How to Figure Out What Job You Want

It seems that life is one major decision after another, doesn’t it? No sooner than you’ve selected a college or university, and it’s time to consider your career (the rest of your biggie). Where to live? Whom to date? Whether to get never ends.

The good news? Your career choice is no longer until death do you part. Our parents (and certainly our grandparents, and every generation before them) had a single career for their entire working lives. But not so anymore. Many articles and (pseudo)studies claim that seven is the average number of careers over a lifetime in the modern world. And while that number seems a little high (and the definition of “career” varies widely), most would agree that it’s definitely higher than one, with 2-4 a safe estimate. In fact, the term “job hopping” has entered the public vernacular to describe the new status quo.

So, how do you figure out what job you want? You ask, and answer, questions.

Know Thyself

Socrates, Polonius, Lao Tzu, and countless others over history have sung the praises of taking the time to understand ourselves thoroughly and completely.

“He who knows others is wise; he who knows himself is enlightened.” ― Lao Tzu

Your career is important, if for no other reason than you’ll be spending a lot of time doing it. Eight hours per day, five days per week, for decades. You need to reflect on who you are, and what you’re good at, when choosing your career (or considering a job switch). Ask questions. What are your strengths? Weaknesses? What special skills do you have? Write them down in three simple columns and then look it over. Just look. Read. Consider. The irony is that knowing ourselves is so much more difficult than knowing others. Many of us never give it a second thought.

You can get some help in this department from any of a number of online “career tests”. These offer advice on what you’re most suited for based on your responses to a series of aptitude questions.

The science may be imprecise, but it just might throw light on a few things you’d never have thought of yourself.

An easy way into all of this is to consider three simple things:

  1. What are your hobbies? What you do for fun and in your spare time might very well be something you could morph into a career. Especially in the digital world.

  2. What was your favourite subject in school? What careers are closely connected to it?

  3. When your mind wanders, where does it go? What do you daydream most about? What does that say about you?

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Make a list of careers you think you’d love based on your answers. Jot down suggestions from career tests and career counselors.

Determine What Is Most Important To You

A career can be a lot of things to different people. You need to determine what is most important to you. Do you want to make a lot of money? Do you want to help others? Sadly, those criteria are often mutually which one matters more? Do you need evenings and weekends free, or do you enjoy shift work? Some careers can immediately be scratched off your list based on your answers, and others might spring to mind that need to be added.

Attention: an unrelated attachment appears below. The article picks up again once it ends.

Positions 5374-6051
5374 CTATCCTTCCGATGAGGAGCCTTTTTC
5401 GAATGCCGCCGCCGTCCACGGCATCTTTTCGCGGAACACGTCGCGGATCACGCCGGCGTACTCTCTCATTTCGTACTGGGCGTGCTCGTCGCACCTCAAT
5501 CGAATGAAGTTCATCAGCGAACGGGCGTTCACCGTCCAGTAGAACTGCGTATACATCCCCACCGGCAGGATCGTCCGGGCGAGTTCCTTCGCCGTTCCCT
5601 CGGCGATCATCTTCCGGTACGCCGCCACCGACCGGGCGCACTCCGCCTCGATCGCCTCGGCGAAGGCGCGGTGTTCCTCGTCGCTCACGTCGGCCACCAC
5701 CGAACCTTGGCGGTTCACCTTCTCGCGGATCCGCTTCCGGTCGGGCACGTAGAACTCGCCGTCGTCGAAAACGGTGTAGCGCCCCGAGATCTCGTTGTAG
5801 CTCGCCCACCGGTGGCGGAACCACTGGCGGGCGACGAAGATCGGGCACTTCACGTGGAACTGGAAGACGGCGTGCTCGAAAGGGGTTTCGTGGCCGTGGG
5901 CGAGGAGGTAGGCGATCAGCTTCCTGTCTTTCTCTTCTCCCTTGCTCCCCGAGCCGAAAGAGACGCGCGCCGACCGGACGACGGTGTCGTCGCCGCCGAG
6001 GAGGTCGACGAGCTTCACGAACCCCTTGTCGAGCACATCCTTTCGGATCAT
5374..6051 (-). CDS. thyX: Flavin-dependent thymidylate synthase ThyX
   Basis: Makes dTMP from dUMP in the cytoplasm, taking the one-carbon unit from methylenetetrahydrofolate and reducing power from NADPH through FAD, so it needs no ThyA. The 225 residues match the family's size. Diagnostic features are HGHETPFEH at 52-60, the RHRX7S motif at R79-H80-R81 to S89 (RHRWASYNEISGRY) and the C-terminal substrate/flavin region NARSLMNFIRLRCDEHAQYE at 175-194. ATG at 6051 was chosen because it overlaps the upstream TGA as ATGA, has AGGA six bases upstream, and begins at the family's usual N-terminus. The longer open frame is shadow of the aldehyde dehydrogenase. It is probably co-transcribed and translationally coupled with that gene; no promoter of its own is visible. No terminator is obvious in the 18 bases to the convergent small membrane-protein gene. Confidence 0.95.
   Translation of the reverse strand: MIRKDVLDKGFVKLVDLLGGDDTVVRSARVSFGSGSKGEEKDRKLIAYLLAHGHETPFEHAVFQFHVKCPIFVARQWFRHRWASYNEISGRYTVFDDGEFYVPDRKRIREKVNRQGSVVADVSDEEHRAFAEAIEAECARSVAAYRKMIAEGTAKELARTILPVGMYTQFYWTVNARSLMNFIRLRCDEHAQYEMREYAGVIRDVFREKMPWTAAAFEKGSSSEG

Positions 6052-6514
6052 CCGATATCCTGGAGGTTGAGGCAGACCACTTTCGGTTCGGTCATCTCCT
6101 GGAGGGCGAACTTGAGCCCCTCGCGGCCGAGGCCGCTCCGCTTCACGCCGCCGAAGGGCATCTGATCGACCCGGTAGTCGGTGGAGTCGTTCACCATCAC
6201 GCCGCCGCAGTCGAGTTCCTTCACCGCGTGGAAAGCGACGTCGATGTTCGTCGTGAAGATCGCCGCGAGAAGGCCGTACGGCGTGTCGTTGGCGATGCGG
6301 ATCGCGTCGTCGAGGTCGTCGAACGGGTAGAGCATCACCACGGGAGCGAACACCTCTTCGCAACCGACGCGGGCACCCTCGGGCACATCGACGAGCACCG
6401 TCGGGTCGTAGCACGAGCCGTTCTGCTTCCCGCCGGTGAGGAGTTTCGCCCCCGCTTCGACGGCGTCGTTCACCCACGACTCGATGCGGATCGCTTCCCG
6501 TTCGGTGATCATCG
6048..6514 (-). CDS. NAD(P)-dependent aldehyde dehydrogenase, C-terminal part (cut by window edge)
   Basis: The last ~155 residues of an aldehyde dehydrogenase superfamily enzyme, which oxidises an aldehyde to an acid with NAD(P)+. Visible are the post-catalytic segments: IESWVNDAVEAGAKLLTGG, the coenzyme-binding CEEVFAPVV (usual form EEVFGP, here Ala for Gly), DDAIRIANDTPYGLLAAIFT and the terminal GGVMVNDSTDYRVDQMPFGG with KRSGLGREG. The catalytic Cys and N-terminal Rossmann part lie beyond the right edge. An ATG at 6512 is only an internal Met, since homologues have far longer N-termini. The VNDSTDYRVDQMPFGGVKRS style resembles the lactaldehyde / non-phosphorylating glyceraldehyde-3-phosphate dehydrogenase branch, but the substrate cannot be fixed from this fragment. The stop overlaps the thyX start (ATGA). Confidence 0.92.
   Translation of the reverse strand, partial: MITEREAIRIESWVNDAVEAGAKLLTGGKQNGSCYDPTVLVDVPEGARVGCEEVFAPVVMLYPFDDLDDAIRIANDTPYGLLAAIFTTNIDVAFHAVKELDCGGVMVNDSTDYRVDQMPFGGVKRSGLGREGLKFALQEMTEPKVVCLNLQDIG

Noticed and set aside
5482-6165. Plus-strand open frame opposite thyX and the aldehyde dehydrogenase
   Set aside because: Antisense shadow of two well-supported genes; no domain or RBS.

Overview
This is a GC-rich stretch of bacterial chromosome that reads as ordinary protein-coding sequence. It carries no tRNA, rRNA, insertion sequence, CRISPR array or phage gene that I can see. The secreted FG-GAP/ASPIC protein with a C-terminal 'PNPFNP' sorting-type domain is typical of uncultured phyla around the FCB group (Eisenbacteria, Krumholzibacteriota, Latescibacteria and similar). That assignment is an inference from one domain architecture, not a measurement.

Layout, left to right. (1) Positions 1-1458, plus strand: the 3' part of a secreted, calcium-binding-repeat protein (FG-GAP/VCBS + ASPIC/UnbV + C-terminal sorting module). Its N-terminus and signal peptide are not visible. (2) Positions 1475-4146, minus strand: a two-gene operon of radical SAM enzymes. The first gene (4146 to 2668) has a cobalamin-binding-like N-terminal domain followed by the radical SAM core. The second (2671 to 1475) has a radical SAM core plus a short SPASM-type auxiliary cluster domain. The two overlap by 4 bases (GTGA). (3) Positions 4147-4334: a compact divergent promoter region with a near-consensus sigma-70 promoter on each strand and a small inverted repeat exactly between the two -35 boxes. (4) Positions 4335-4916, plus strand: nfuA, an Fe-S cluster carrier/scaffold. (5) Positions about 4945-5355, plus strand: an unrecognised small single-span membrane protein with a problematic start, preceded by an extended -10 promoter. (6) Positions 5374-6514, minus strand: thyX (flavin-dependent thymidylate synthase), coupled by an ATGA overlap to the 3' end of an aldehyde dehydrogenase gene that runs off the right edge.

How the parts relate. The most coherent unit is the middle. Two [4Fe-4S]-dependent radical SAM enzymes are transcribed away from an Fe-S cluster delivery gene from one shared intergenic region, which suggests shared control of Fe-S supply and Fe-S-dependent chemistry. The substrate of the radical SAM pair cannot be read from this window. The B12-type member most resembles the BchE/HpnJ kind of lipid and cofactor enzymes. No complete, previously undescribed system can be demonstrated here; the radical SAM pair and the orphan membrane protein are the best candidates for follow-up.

Be Sure Your Current Job Is “Wrong”

Switching careers is scary. Starting over at the bottom. Having to learn how to do everything all over again. It’s worth the time and effort to determine whether you’re really unhappy in your current job. Scrutinize the reason(s) why you want a change. If you feel there’s little to no chance for promotion, talk to your boss about it. If you feel unchallenged and under used, make those feelings known to your immediate supervisor and request greater responsibilities. “Fixing” your current job is much easier than finding a new one, and if it’s something you used to love, than it’s worth looking at what happened.

Do Some Research and Look Around

Once you’ve narrowed your list of potentials down to just a few, it’s time to look at stats and figures. A quick Google search can reveal a lot about the industry. Is it on the upswing (good), or has it stalled (bad). Are people hiring? Does it require a lot of fancy degrees and certifications (which is not necessarily a deal-breaker, but worth noting).

Check job boards like Monster and Workopolis to see available positions.

Cross out those that are not hiring, require too much additional education (unless you have the time, money, and desire to get it), or fall short in any number of ways.

Other Useful Links

The Best & Worst Paying Jobs in America

Highest Paying Jobs in the U.S.

Best Paid Jobs of 2013 in the United Kingdom

Career Guidance Forum on Reddit

In a perfect world, your list should only be 1-2 choices now. Choose one and go after it, knowing full well that another change down the road is not only possible, but likely. And that’s okay. It’s your life, and finding something you LOVE is worth all the hassle.

Photo by Celestine Chua

Creative Commons License